Home media

The Lion King was released by Walt Disney Studios Home Entertainment on Digital HD on October 11, 2019, followed by a DVD, Blu-ray, and Ultra HD Blu-ray release on October 22.[83] It started streaming on Disney+ on January 28, 2020.[84] With the launch of Disney+Hotstar in India on April 3, 2020,[85] the film was made available in India as well in multiple languages.[86]

Reception

Box office

The Lion King grossed $543.6 million in the United States and Canada, and $1.113 billion in other territories, for a worldwide total of $1.657 billion.[5]

The film had a global debut of $446 million, the ninth-largest of all time and the biggest opening for an animated film.[87] On July 30, 2019, the film grossed $1 billion, becoming the 42nd film to ever reach the milestone, as well as fastest animated film to gross $1 billion, doing so in 21 days, surpassing Incredibles 2 (46 days). The Lion King is the highest-grossing animated film of all time, the highest-grossing musical film of all time, the highest-grossing remake of all time, the highest-grossing Walt Disney Pictures film of all time, the highest-grossing film of Favreau's career, the second-highest-grossing film of 2019, and the 7th-highest-grossing film of all time.[88]Deadline Hollywood calculated the net profit of the film to be $580 million, when factoring together all expenses and revenues.[70]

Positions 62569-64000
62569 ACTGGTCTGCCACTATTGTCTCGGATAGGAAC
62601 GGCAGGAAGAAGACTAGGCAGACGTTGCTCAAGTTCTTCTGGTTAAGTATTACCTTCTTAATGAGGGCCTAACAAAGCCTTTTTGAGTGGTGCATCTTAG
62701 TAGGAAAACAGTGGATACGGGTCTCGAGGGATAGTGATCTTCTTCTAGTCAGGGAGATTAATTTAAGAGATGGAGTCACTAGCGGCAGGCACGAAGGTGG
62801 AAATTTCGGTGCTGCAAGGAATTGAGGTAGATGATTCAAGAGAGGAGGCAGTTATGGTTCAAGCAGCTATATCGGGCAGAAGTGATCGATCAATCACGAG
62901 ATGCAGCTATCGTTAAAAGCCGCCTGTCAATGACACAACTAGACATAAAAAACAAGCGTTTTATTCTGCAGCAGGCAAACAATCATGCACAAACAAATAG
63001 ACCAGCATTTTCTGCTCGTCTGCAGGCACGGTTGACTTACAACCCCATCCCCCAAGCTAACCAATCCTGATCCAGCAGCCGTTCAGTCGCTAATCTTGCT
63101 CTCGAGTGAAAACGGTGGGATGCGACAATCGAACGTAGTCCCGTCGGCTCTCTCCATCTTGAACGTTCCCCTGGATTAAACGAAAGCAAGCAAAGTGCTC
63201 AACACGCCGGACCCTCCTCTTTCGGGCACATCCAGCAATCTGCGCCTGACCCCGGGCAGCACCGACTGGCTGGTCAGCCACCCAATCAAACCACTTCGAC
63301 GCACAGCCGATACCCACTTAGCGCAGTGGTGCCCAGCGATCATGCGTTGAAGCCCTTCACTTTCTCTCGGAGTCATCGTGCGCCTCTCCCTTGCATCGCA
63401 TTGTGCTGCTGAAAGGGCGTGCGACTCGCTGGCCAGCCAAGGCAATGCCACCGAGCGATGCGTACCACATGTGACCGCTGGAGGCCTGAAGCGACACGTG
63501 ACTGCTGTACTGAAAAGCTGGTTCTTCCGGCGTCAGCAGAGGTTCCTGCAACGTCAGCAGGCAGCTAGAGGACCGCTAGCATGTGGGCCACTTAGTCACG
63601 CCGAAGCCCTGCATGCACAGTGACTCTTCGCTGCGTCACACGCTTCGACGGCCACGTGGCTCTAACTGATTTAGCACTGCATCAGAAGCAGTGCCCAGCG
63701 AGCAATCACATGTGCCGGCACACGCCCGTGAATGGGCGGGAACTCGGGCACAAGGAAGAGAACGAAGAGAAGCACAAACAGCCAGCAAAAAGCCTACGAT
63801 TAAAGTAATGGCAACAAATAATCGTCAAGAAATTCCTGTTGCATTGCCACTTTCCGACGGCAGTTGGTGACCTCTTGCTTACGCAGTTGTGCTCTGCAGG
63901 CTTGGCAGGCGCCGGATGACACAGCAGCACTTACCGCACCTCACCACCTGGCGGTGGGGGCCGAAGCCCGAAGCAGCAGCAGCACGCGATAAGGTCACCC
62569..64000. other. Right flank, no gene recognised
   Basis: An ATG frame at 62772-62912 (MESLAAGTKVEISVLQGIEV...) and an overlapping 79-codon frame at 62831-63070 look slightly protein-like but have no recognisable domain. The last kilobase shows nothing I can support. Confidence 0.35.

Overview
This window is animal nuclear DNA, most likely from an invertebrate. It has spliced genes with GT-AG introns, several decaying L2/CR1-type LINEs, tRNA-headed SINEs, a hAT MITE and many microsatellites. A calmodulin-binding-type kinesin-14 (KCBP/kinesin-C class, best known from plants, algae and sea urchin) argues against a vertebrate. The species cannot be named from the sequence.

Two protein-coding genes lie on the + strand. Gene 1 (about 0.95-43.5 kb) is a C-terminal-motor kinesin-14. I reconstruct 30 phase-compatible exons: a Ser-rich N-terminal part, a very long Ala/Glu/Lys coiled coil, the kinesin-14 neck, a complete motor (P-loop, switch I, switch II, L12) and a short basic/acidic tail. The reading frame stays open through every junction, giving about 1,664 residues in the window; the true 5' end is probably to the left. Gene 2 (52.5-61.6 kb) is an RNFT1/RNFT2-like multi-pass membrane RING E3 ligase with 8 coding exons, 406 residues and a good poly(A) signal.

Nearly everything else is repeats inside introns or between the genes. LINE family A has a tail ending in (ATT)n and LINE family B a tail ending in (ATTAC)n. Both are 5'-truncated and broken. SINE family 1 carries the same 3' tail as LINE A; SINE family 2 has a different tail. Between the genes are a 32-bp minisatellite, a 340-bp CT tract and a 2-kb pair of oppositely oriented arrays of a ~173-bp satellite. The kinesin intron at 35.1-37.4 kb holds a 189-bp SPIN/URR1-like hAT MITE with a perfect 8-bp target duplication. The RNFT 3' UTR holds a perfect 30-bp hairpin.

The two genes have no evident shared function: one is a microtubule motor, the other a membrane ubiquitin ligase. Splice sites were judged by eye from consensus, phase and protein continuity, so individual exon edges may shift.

United States and Canada

Beginning on June 24, 2019 (which marked the 25th anniversary of the release of the original film), in its first 24 hours of pre-sales, The Lion King became the second-best pre-seller of 2019 on Fandango in that frame (behind Avengers: Endgame), while Atom Tickets reported it was their best-ever first-day sales for a family film.[89] Three weeks prior to its release, industry tracking projected the film would gross $150–170 million in its domestic opening weekend.[90][91] By the week of its release, estimates had the film debuting to as much as $180 million from 4,725 theaters, beating Avengers: Endgame's record of 4,662.[4] The film made $77.9 million on its first day, including $23 million from Thursday night previews.[92] It went on to debut to $191.8 million over the weekend, the highest opening total of the Disney reimaginings of animated films (beating Beauty and the Beast's $174.8 million), a July release (Harry Potter and the Deathly Hallows – Part 2's $169.2 million) and Favreau's career (Iron Man 2's $128.1 million).[93][94] The film had a slightly higher-than-expected drop of 60% in its second weekend, but still topped the box office with $76.6 million.[95][96] It was dethroned by newcomer Hobbs & Shaw in its third weekend but still grossed $38.5 million, crossing the $400 million mark in the process.[97][98] On August 21, the movie become the second animated film to have grossed $500 million at North America box office, after Incredibles 2.[99]

Other territories